22. The Legend of Zelda: Skyward Sword (Wii)

Showcasing the sort of swordplay we'd hoped Twilight Princess would contain, The Legend of Zelda: Skyward Sword was a beautiful entry in the series which dared to try some new ideas, something the franchise desperately needed at the time. It arguably didn't get everything right — and we're still confused as to why Nintendo ditched the beautifully accurate IR pointer in favour of a gyro alternative which required constant re-centering (especially when everyone already had the IR sensor hooked up anyway!) — but we found the MotionPlus swordplay itself excellent.

As the very first game in the Zelda timeline, it's pretty much required reading for series fans, and while it has its naysayers, we look back on our time with Skyward Sword very fondly.

21. The Legend of Zelda (NES)

What is there left to say about The Legend of Zelda? The game that started it all holds up well, although be prepared to explore and really work for the answers to puzzles here. A modern game would never ask you to try setting random bushes alight to reveal a hidden passageway without signalling it with a huge neon 'SECRET HERE!' sign. The Legend of Zelda trusted the player and had faith in its own strengths enough to let you miss things. It was a very unique prospect back in 1987, offering an unparalleled sense of adventure, clever combat mechanics, and a world ripe for exploration. Decades later, developers of titles big and small are still borrowing from it.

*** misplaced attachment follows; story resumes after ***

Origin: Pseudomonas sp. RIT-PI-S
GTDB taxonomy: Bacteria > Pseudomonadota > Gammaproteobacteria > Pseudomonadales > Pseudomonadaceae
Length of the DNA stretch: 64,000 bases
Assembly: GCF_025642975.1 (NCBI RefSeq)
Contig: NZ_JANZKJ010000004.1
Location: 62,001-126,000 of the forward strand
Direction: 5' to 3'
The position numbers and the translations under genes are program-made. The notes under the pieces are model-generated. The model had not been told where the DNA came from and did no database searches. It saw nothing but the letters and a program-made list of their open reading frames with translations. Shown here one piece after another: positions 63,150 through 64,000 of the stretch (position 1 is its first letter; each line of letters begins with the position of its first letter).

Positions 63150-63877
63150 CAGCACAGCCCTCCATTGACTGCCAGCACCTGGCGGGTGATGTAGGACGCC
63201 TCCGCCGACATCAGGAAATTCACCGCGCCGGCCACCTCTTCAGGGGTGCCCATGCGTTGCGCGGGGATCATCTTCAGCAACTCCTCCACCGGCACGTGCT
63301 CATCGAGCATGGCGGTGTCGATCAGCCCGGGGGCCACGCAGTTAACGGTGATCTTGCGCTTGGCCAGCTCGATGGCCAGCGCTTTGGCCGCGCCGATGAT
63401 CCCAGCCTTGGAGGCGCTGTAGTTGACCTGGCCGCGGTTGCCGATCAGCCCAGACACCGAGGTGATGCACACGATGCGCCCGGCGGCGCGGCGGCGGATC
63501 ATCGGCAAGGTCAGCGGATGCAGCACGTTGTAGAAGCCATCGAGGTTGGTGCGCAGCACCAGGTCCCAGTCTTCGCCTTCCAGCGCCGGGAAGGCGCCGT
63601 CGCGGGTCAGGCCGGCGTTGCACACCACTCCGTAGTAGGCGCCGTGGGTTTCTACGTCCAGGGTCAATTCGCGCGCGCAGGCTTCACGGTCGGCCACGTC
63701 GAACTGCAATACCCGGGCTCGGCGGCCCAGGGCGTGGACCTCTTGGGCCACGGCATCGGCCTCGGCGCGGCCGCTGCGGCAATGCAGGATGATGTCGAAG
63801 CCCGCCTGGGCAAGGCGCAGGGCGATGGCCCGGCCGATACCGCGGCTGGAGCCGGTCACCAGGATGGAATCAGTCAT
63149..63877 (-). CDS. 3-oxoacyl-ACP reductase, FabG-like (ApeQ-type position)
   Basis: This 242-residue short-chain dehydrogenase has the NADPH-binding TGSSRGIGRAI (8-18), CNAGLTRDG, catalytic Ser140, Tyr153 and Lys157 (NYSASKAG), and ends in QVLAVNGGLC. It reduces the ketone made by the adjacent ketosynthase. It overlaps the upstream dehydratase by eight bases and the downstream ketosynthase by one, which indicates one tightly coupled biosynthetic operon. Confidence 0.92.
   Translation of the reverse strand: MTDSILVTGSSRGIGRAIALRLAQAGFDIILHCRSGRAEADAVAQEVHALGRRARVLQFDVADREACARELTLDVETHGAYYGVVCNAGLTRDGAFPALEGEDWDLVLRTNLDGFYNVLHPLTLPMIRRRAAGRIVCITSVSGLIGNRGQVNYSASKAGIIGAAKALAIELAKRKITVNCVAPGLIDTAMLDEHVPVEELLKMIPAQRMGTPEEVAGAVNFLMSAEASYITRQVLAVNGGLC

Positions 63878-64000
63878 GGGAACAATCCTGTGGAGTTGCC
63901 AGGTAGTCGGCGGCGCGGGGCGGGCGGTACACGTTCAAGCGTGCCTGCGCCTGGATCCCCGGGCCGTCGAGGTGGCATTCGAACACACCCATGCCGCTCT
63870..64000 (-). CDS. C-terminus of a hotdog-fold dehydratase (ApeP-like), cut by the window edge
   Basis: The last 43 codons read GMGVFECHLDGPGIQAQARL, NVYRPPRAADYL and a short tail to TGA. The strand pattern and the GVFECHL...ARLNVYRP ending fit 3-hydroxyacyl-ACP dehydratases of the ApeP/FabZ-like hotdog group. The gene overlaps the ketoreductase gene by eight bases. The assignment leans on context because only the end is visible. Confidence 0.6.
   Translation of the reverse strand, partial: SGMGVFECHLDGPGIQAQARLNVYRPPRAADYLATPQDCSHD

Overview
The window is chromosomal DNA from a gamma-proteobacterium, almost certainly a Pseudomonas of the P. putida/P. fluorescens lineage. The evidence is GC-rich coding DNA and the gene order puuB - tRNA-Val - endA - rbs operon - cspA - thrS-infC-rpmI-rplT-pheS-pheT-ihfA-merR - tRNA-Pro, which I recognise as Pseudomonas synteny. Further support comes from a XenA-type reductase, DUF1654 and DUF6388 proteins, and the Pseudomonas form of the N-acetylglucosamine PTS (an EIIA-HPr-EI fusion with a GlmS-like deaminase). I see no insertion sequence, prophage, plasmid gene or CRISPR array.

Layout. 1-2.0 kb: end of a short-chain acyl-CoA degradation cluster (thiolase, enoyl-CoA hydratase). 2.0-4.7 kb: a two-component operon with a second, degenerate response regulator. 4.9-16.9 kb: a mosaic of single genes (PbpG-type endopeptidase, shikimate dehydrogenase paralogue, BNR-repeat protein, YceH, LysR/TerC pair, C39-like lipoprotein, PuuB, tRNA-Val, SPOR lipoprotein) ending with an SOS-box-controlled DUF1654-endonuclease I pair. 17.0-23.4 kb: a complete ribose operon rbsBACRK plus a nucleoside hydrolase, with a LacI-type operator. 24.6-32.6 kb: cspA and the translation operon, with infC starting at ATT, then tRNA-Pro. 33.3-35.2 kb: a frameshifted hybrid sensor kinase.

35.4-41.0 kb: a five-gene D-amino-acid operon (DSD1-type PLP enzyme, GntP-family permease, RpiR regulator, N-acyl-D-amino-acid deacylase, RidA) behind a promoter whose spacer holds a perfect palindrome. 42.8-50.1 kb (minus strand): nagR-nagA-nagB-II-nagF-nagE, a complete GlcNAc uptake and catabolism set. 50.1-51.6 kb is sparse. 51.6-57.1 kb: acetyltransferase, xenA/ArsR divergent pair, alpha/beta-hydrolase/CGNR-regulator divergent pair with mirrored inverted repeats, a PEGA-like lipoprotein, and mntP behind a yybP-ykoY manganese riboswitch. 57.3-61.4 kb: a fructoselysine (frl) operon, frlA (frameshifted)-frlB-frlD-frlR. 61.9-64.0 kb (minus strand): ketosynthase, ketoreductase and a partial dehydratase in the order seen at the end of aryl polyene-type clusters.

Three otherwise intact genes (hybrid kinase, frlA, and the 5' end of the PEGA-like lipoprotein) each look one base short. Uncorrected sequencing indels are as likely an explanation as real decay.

A landmark game that still feels fresh. Definitely worth revisiting.

20. The Legend of Zelda: Link's Awakening (Switch)

This beautiful Switch remake of the classic Game Boy entry rebuilt everything from the ground up. On top of the beautiful new art style, it added modern conveniences, a dungeon creator, amiibo support, and lots of little quality-of-life improvements whilst infusing every single square inch of Koholint – every secret passage, Piranha, Pokey, and Pig Warrior – with a level of detail and depth that totally reinvigorated both its timeless story and classic Zelda gameplay for a new generation.

If there's anything holding The Legend of Zelda: Link’s Awakening back, some frame rate issues might prove jarring for some players. Others may not even notice, but if you're sensitive to dropped frames, you may be distracted from the otherwise absorbing gameplay. It's a little thing, but with the heritage of technical wizardry behind the Game Boy original, it is a small dent in this game's otherwise glistening armour.